Acclaimed scribe Steve Zaillian ("Schindler's List, " "American Gangster") is adapting the script which has gotten rave reviews from those who've read it. The oft-award winning Scott Rudin is producing, Sony has granted the filmmakers a considerable budget, and Fincher is staying true to the book by keeping not only the locations set in Sweden, but is shooting there as well. Sony plans to make the whole trilogy should the first one be the success they hope, and all involved are keen on the idea as well.
So what's the problem? One is that there already has been a recent adaptation. In 2009 Yellow Bird produced three Swedish-language films based on the three books. Originally designed and shot as a six-part, nine-hour TV mini-series, only a cut down, single film version of the first two parts was set to go theatrical. That went on to become a massive hit in Europe and has clocked upwards of $104 million in box-office sales worldwide to date.
Needless to say that after its success in Sweden, the other four parts of the mini-series were quickly shaved down and recut into two films to make a film trilogy which saw release later that year in Sweden. All three films garnered a limited theatrical release in most Western countries over the course of this year. Reviews were also quite strong for the films, especially the first one. These adaptations were kept fairly straightforward, hitting all of the main plot points of the books but doing them in the cold intellectual way akin to many dramas from Scandinavian countries.
Some higher brow critics panned the lack of visible emotion on offer, were turned off by the quite dark nature of some of it (there's a brutal rape scene early on), or just considered it a cheap and nasty work. Yet many others embraced it, calling it one of the best thrillers in years, though the love for the subsequent films was visibly not so strong as the obvious TV production values definitely had an impact on the quality.
Still, there's a considerable fanbase for the Swedish films out there, especially in Europe, who're loathe to a Hollywood remake over moralising the story or not living up to scratch in any area. The biggest area of vulnerability is the girl herself. The single most common piece of praise for the Swedish film trilogy, even amongst the sternest critics, was for actress Noomi Rapace's performance as Lisbeth. Her work was good enough to catch the attention of many Hollywood casting agents which helped score her the female lead role in the upcoming "Sherlock Holmes" sequel.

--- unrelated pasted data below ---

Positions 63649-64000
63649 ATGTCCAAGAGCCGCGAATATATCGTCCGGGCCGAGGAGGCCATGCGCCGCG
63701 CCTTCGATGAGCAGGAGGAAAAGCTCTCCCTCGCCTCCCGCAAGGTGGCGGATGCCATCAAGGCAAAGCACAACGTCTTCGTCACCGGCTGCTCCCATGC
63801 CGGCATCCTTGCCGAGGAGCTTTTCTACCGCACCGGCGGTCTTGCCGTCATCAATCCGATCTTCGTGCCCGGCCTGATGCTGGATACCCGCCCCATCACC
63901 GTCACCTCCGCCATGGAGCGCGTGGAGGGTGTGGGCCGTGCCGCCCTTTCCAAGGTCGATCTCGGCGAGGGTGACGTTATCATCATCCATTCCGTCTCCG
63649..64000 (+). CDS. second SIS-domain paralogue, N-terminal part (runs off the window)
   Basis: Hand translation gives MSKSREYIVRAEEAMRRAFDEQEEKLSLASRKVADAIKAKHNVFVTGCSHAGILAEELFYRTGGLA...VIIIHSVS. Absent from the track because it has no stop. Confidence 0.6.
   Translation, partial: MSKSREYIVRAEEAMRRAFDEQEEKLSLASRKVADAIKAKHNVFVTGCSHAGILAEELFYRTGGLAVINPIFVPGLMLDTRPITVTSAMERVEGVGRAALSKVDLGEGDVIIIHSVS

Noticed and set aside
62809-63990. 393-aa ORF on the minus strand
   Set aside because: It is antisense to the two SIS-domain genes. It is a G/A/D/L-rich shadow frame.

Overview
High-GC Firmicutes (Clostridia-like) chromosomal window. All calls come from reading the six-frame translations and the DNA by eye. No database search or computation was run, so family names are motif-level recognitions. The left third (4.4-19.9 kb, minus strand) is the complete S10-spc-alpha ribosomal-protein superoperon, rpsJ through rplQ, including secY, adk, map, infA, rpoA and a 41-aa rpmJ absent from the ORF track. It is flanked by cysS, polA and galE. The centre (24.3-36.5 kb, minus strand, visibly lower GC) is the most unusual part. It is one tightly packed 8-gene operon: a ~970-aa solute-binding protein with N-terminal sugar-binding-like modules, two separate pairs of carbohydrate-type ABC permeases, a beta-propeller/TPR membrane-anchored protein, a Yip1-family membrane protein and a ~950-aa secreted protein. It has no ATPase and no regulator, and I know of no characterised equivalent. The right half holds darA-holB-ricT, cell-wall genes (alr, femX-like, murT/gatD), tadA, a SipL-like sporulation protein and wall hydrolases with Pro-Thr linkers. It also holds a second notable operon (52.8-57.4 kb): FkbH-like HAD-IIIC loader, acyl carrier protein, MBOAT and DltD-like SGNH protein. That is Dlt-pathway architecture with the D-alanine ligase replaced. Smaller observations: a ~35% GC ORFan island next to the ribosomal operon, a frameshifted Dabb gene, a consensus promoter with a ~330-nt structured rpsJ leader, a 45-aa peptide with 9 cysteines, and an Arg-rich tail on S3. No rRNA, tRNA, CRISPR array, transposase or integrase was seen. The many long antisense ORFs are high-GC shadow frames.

With Fincher's version, the helmer cast a wide net and considered a whole bunch of talent. Ultimately he settled on Rooney Mara, the young actress whose biggest credits to date were the lead role in the odious "A Nightmare on Elm Street" remake, and as Mark Zuckerberg's ex-girlfriend in the brilliant opening scene of Fincher's superb but overpraised "The Social Network". If the other 'Girls' films hadn't been done, Mara would've been under immense of pressure to deliver a strong performance anyway as she's the only one involved without a major track record. With Rapace's work available as a comparison, said pressure only gets higher.
Those who can't handle the idea of a world where one can enjoy both adaptations for what they are should take heart in another Swedish thriller literary figure - Kurt Wallander. The BBC's Swedish shot and set English-language versions with Kenneth Branagh are great, and don't take away from the excellent Swedish-language versions with Krister Henriksson. Both tackle the material with different approaches and the same will happen here, what'll be fun will be comparing the merits of both versions afterwards.
If Fincher manages to get the fullest potential out of the material, we could have something we haven't really had in a very long time - an epic, adult, awards-calibre film trilogy. If he bombs utterly, well we'll always have the Swedish films to fall back on. If he hits the middle ground though, something more run-of-the mill than expected, that would be the biggest disappointment in some ways."